• Motivation, Vulnerability and Courage – Leadership Tips for Event and Festival Managers

    Given the amount of stress a typical event can bring to its staff, having strong leadership that understands how to get the best of themselves and of their team is crucial.   I’ve recently read some excellent books that touch upon some important ideas, and below you will find some powerful excerpts full of lessons and tips to help you better manage your event team.  All of these books below are linked to Amazon for easy purchase if you want to read further. 

     Quick jump to each book:

    1. Theodore Roosevelt on Leadership: Executive Lessons from the Bully Pulpit
    2. Rising Strong: The Reckoning. The Rumble. The Revolution
    3. The Motivation Manifesto


      The first book, Theodore Roosevelt on Leadership: Executive Lessons from the Bully Pulpit, is a fascinating look at the 26th President of the United States and his extraordinary talents in willpower, courage, and character.   A prolific writer, he left behind a trove of letters, books, and notes that detail his unwavering approach to life.   This book captures these and applies them with a business focus.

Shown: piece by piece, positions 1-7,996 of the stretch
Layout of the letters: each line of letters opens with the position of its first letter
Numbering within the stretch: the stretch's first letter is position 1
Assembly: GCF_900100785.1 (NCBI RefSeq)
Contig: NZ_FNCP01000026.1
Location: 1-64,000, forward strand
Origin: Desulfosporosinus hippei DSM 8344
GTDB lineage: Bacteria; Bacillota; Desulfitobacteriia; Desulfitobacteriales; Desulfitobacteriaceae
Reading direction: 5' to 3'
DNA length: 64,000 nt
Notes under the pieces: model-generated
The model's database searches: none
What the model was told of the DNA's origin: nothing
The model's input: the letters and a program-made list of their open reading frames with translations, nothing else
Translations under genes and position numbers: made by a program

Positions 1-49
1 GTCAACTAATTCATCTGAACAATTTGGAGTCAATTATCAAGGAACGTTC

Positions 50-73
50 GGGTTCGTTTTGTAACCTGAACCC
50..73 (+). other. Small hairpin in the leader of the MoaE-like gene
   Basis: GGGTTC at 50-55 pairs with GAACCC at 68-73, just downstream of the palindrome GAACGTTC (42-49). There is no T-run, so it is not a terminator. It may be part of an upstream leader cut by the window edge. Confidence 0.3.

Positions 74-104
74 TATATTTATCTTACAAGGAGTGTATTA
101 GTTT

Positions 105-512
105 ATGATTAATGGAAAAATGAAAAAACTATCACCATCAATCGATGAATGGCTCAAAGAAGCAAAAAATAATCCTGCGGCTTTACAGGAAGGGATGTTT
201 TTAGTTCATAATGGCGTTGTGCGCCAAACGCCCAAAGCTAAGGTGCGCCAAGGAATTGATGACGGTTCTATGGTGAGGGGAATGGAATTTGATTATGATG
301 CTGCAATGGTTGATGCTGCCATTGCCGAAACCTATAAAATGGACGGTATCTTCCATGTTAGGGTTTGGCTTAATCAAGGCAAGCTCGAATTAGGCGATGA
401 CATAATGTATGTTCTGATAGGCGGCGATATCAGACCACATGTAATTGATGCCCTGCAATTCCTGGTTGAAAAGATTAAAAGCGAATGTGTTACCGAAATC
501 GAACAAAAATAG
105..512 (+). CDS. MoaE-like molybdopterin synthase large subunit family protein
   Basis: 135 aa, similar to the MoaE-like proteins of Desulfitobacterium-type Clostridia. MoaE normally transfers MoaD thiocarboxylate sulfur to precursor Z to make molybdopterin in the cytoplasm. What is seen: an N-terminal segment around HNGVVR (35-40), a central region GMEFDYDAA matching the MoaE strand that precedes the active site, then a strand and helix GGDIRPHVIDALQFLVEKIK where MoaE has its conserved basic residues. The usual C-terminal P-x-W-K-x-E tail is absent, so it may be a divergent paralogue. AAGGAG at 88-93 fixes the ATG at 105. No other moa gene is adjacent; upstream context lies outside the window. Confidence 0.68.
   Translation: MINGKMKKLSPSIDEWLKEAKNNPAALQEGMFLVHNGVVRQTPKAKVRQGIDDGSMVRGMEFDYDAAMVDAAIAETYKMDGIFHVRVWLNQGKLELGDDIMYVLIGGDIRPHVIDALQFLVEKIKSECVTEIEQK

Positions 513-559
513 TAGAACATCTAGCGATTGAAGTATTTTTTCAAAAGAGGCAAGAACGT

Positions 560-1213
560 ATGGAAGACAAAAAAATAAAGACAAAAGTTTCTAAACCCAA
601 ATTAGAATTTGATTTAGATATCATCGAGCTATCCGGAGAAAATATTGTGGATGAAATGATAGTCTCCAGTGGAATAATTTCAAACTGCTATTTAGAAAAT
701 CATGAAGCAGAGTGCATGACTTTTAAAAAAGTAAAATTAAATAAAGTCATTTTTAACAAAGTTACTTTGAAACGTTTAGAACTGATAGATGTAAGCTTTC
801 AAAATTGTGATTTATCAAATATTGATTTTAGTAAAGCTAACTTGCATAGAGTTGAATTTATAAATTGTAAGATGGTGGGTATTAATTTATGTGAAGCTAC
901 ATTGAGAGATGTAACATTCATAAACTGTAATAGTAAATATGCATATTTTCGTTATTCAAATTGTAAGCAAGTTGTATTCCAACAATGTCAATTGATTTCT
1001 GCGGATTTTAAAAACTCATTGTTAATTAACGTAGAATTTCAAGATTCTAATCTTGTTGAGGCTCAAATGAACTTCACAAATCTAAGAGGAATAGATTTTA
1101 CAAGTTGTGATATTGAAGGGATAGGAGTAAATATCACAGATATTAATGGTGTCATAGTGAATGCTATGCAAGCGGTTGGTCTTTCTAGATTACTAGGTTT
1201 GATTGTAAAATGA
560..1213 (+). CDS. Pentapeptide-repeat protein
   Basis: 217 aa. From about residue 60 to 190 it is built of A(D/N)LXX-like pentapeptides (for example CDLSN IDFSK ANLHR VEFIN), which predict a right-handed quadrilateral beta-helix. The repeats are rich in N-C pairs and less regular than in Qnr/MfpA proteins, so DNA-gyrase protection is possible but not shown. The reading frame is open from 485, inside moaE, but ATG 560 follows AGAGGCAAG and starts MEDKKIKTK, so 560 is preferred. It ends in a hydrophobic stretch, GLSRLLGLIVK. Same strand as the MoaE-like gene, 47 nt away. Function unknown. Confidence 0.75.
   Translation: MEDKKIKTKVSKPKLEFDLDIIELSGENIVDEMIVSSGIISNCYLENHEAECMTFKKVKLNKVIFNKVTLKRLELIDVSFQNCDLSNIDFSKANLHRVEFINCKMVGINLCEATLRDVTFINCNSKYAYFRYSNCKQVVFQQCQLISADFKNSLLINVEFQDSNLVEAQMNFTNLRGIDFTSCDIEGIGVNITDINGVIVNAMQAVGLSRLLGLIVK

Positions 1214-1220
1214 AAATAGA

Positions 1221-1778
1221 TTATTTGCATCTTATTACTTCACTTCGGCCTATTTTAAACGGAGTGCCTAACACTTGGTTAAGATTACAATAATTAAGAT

As the book says, “The overriding lesson of Theodore Roosevelt is that leadership is a way of life.” 

    General Leadership Lessons:

    • Leaders shall focus all energy on the job at hand, without regard to their own future prospects.   In so doing, they will be of greater service in the present and more worthy of leadership responsibility in the future. 
    • Leaders should visibly love their people more than their positions – and prove their love through their actions.
    • Anyone can choose to become a leader at any time; the key is a commitment to service.
    • Rather than seeking success, a leader should seek to deserve success. 

    On Courage:

    • Courage is the “first virtue” because it underlies all the others.
    • Courage (physical and mental) can be developed as an act of will.
    • Fearlessness is not recklessness.  Acceptable risk should be calculated, based on the value of the endeavor at stake. 
    • Proven courage under fire can impart to a leader an aura of destiny, of being favored by fortune.   This may cause others to repose confidence in him under circumstances marked by great uncertainty and risk.

    On Continuing Education:

    • To maintain usefulness as a teacher, a leader must always continue to learn and seek information from every available medium. 
    • Leaders should strive for balanced mental and spiritual nourishment – reading, writing, entertainment, time with friends.
    • Develop your powers of observation and listening so that more and more of your daily experience yields knowledge, perspective, inspiration, and insight. 
    • Utilize lessons learned from earlier times in your life as ready reserves that can be cross-fertilized and deployed in future situations.